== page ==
Marsupials, also known as metatherian mammals, are an ancient and diverse mammal group. They are distinguished from other mammals by a number of cranial and skeletal characteristics, including larger numbers of teeth. Marsupials also share a unique pattern of reproduction and development of the young. Marsupial young are born at an early stage of development after a gestation period that can be as short as twelve days. After birth, they crawl over the mother's fur and skin and attach themselves to a nipple. Many, but not all, marsupials develop a pouch that protects the nursing young, and most development occurs within the pouch.
The marsupial lineage is thought to be the sister group to the lineage of placental mammals. The two groups are believed to have diverged 140 million years ago by the mid-Cretaceous, but are first known from the late Cretaceous fossil record. Marsupials have never evolved flying or marine forms, but they are morphologically diverse and occupy every other ecological niche .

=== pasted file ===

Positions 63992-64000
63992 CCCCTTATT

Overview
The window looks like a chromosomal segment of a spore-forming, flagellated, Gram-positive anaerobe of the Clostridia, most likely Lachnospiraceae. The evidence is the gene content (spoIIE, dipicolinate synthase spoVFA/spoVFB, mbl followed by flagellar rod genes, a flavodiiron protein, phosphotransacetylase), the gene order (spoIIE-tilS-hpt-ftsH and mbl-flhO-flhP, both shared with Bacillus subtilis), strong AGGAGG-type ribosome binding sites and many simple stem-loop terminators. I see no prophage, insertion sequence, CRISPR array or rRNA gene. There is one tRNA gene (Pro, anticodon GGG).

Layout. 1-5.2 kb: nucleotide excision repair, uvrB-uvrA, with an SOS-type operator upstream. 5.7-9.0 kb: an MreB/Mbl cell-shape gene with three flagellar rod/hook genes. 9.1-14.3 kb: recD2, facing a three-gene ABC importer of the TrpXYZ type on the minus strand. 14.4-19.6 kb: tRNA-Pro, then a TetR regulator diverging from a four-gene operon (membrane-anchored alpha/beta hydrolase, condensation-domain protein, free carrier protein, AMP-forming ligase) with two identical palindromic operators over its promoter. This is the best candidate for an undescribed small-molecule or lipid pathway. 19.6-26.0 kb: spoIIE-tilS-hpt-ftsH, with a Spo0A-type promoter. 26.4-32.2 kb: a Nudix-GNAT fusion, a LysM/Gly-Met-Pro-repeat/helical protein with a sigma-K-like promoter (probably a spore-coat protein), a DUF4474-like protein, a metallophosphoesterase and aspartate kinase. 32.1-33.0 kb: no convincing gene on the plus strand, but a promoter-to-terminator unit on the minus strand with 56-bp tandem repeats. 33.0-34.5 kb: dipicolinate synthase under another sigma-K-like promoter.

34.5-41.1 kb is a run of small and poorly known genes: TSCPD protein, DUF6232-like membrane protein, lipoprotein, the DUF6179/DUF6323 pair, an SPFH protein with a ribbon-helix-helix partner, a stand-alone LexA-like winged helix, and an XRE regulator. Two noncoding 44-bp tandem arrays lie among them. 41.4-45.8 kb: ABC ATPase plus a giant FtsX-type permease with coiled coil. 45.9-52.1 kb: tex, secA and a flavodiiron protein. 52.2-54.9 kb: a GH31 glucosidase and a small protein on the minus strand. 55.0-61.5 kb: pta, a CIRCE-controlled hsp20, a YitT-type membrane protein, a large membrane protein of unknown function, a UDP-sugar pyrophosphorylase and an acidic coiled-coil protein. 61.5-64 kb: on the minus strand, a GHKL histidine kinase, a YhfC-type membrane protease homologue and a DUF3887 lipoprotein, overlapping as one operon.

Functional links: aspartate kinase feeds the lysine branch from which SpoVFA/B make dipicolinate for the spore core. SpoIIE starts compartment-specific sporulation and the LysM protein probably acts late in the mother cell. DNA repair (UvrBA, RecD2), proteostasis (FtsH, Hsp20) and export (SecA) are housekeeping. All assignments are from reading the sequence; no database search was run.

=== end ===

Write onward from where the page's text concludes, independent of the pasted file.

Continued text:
Most marsupial diversity occurs in the Australasian region (about two hundred species) and in the tropical regions of Central and South America (about seventy species). Examples of marsupials are the red kangaroo ( Macropus rufus ), the koala ( Phascolarctos cinereus ), and the Virginia opossum ( Didelphis virginiana ), the only native marsupial found in the United States and Canada.
SEE ALSO Mammal
Nowak, Ronald M., ed. Walker's Mammals of the World. Baltimore, MD: Johns Hopkins University Press, 1991.
Vaughan, Terry A. Mammalogy. Philadelphia, PA: Saunders College Publishing, 1986.